Herbert C. Friedmann. From Friedrich Wöhler's urine to Eduard Buchner's alcohol. From Beer in an Old Bottle: Eduard Buchner and the Growth of Biochemical Knowledge, pp. 67-122, ed. A. Cornish-Bowden, Universitat de Valencia, Valencia Spain 1997.

J. A. Barnett. Beginnings of microbiology and biochemistry: the contribution of yeast research. Microbiology 149: 557-567 (2003).

Warnar Moll. Antonie van Leeuwenhoek.


I enjoyed this story very much. Love to read about the first pioneers of science. I have a question; cos I dig through whole internet and couldn't find referred "Antoni van Leeuwenhoek. Letter to Thomas Gale of June 14th 1680, pp. 6-10 in the second printing carried out by Hendrik van Croonevelt at Delft in 1694." available online anywhere. Any chances for any hints considering finding it, preferably online, if not in a printed form?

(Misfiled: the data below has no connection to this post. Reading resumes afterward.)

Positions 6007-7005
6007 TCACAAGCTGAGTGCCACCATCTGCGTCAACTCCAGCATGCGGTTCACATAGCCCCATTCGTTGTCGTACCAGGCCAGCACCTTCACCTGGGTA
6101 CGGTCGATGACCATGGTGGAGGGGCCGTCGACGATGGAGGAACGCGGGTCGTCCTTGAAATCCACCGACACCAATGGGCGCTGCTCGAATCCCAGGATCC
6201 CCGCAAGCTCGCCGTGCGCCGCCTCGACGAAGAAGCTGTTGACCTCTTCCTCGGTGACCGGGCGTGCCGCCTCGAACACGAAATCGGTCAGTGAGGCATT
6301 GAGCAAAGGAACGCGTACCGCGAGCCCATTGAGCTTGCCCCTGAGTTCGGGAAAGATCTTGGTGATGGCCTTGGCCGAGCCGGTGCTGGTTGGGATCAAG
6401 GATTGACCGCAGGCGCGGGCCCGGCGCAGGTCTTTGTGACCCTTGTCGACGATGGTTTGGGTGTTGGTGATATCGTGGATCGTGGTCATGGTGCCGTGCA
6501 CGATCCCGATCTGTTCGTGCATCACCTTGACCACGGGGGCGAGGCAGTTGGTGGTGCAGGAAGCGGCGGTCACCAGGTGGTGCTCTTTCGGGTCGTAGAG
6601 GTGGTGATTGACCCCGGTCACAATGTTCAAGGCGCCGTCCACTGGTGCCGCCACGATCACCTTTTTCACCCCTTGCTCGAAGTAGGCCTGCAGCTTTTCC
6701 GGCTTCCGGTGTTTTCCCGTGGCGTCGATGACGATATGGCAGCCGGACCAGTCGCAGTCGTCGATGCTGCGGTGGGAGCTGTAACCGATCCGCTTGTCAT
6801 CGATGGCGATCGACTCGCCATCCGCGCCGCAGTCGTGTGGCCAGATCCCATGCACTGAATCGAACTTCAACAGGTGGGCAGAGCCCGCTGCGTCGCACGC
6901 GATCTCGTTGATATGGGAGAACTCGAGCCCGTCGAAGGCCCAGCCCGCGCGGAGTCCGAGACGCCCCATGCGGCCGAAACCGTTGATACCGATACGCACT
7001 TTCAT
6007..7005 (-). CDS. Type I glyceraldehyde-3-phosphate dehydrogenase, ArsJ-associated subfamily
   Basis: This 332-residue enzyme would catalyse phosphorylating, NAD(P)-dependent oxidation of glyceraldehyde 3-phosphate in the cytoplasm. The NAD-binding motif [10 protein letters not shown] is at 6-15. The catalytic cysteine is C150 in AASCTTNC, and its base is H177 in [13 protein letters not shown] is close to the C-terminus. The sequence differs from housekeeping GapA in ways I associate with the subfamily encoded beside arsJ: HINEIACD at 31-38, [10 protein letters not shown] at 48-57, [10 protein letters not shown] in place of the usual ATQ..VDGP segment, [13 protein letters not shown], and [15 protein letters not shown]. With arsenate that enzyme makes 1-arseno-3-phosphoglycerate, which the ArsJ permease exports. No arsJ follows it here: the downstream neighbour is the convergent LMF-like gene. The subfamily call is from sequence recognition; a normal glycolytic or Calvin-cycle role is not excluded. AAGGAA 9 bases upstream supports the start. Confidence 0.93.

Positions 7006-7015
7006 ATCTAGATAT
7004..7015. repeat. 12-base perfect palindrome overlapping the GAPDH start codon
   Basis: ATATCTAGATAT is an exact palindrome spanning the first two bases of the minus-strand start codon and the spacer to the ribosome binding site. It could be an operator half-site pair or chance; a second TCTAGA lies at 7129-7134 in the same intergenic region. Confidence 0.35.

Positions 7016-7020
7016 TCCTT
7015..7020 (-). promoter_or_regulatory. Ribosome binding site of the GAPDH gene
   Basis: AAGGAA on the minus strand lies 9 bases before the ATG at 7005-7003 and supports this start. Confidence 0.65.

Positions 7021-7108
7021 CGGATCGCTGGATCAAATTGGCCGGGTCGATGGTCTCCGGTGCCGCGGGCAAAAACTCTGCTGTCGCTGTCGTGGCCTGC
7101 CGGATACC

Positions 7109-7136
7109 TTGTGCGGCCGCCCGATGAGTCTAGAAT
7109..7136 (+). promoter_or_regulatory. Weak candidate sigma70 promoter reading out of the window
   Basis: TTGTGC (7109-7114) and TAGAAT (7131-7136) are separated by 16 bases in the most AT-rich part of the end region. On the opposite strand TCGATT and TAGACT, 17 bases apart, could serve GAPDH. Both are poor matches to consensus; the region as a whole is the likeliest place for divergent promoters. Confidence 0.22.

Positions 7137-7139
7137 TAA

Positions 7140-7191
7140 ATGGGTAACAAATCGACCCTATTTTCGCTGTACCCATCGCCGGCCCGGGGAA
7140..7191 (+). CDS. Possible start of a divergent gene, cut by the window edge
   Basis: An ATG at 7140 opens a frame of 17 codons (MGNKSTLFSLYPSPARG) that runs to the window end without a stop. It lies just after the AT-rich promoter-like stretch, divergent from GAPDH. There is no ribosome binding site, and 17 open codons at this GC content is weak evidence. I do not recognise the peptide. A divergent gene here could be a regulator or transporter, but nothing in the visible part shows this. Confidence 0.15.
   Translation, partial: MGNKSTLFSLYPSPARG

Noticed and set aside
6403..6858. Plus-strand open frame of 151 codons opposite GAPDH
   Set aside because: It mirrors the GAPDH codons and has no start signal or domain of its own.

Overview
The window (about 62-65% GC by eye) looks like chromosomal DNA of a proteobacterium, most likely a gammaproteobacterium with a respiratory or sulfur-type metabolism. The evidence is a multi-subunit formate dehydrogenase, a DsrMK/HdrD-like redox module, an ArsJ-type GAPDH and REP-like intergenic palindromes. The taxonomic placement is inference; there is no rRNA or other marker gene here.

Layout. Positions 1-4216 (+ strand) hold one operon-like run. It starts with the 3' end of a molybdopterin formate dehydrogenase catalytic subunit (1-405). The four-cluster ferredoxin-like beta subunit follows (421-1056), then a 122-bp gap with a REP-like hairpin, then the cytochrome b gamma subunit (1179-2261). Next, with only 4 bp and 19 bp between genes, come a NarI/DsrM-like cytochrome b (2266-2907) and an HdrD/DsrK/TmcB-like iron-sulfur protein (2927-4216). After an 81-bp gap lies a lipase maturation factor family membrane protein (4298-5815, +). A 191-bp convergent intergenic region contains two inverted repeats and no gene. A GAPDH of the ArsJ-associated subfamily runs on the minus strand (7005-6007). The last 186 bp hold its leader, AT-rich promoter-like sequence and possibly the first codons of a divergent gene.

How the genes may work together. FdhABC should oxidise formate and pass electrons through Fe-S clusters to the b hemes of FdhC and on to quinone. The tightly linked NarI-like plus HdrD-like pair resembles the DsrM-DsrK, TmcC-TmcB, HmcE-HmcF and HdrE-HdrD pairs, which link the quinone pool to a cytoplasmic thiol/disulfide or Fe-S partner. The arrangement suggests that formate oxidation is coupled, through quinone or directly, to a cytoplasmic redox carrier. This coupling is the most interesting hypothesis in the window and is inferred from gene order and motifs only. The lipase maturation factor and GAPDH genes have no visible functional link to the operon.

A great essay, thanks so much! When I think of the hassles we used to go through as grad students getting the med students to produce and find gram stained bacteria on modern microscopes, under ideal conditions, it floors me to think of the details Leeuwenhoek was able to perceive with homemade equipment. I'm equally impressed that Cagnard-Latour was able to discern bud scars!